Most days, Danny Morovick lives to wait.
Sometimes, it’s by standing on the sideline, alone – watching the action with his University of Washington football teammates, or thinking about his own role on the team.
If he gets the chance to wander around midfield, he can chat with other players, maybe an assistant coach or even the equipment manager to kill the time.
Welcome to college football’s special-teams unit, the less heralded and sometimes forgotten final phase of the sport.
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It may be promoted as “one-third” of football along with offense and defense, but it takes up only one-sixteenth the practice time.
“You kind of get used to it,” Morovick said.
Morovick, a senior from Mission Viejo, Calif., is one of 85 players on scholarship. He is a long snapper whose chief responsibility is hiking the ball to the holder on field-goal and extra-point attempts, or to the punter on change of possession.
“You have to get into a rhythm, a routine and know when to warm up and be ready to do your job,” Morovick said. “Other than that, I’m just out here watching, and waiting.”
Take the fifth day of the Huskies’ fall camp Friday. Right before the special-teams “period” came up, Morovick and the group of punters and placekickers filed to the west end zone to warm up.
Then it was on – Morovick, who likely will be a fourth-year starter, was on the field for roughly five punt attempts by Will Mahan and Kiel Rasp, and five field-goal attempts by Erik Folk.
Fifteen minutes down, an hour more to observe.
“I’ve been doing this so long … I’m at the point now where I know when to take a couple of warm-up snaps to get ready,” he said.
But this is what Morovick chose to do to stay in football.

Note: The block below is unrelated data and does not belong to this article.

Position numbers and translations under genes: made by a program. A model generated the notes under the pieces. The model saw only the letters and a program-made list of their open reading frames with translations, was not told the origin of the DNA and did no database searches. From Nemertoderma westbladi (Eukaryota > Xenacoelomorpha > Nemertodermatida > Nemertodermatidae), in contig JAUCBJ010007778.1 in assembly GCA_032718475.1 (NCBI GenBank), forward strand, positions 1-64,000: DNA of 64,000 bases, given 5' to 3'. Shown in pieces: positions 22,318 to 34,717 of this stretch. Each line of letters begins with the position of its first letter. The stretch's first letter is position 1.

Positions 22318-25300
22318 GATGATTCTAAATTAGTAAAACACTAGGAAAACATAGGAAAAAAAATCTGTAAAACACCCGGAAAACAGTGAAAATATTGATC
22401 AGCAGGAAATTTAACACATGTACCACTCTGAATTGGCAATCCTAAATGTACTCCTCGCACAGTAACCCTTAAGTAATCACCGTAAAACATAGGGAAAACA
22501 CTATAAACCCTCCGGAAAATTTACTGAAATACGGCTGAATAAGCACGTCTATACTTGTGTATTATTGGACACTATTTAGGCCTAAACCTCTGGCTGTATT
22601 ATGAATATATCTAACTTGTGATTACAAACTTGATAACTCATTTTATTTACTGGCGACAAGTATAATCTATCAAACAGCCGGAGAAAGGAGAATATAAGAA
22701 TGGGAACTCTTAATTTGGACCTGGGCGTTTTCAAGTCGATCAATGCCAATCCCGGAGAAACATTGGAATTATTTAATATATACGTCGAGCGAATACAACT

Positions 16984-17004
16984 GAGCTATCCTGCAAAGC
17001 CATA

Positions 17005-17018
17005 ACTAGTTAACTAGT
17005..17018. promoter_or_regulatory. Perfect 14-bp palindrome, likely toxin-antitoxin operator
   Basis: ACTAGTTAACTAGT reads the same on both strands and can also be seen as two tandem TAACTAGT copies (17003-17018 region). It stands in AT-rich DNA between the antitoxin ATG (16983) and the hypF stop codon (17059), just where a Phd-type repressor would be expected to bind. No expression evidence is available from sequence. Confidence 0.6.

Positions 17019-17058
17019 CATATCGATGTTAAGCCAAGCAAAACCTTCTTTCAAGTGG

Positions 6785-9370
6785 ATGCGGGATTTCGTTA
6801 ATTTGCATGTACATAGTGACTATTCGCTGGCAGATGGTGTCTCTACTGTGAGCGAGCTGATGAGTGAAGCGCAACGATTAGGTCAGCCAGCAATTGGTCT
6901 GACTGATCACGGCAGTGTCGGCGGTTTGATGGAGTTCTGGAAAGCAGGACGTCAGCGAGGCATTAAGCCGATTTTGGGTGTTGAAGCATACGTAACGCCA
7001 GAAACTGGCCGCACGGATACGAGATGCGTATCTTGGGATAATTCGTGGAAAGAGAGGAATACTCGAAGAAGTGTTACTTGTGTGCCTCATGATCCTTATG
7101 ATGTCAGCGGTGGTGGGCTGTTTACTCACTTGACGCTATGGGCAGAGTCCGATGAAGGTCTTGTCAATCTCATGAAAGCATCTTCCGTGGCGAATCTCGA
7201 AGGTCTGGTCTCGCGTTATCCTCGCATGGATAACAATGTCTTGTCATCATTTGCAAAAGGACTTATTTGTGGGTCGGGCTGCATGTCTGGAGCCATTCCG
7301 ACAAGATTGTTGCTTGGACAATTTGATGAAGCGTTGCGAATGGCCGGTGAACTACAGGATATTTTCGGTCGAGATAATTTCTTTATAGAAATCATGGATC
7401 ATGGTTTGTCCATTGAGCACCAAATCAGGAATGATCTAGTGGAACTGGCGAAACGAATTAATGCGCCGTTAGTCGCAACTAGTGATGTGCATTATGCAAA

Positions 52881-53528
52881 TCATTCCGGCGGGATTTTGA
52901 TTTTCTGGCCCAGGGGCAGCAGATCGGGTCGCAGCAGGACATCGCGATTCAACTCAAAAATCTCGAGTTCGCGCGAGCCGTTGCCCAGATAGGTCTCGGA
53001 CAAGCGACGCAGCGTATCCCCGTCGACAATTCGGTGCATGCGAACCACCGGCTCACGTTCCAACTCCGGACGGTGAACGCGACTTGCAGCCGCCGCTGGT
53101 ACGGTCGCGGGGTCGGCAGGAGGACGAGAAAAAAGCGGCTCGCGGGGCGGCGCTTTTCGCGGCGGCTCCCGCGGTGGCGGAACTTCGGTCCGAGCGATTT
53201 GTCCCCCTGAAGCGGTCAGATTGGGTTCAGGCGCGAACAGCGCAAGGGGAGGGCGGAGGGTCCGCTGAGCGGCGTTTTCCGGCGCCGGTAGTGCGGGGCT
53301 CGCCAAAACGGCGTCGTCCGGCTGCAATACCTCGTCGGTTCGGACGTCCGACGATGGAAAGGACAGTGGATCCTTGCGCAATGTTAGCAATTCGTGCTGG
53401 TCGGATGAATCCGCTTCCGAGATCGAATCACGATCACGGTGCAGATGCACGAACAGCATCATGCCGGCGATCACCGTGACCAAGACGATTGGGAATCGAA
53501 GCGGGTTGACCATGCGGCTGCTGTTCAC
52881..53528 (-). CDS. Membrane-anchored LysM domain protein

For his first two seasons at Mission Viejo High, he was a quarterback – that is, until Mark Sanchez, last year’s No. 5 selection in the NFL Draft by the New York Jets out of USC, transferred in.
“That was the end of that,” Morovick said.
Even though his father, Dan, was a standout safety at USC in the 1970s, it was his stepfather who taught him how to long snap.
Terry Giblin was once a long snapper at Wake Forest, and gave his stepson initial pointers. Then Morovick got together with Chris Rubio, a personal long-snapping coach. It ended up earning Morovick a scholarship in 2005 to the UW.
Same down time and waiting around goes for Folk, who does try to get in a little extra work after practice. He prefers that over standing around and thinking about his mechanics.
“If you do start to think about it, you’re going to start missing kicks,” he said.
He also has a resource that few do – his brother is Nick Folk, the kicker for the Dallas Cowboys.
“We don’t get lonely,” the younger Folk said. “The specialists all share a bond. We hang out with each other and talk.”
Speaking of special teams, UW coach Steve Sarkisian noted after practice he’s been impressed with Folk and Mahan, who came in this summer from Bakersfield, Calif. “I like Will. Not only is he punting the ball obviously with good hang time and getting it off quick, he’s doing the thing we like directionally, which is key in coverage,” Sarkisian said. ... Cornerback Justin Glenn (hip flexor) and fullback Paul Homer (hamstring) did not practice Friday during the first day of full pads. ... Today’s debut of two-a-days will be light in the morning (9 a.m.), just in helmets, followed by a physical night (7 p.m.) practice in full pads.
Todd Milles: 253-597-8442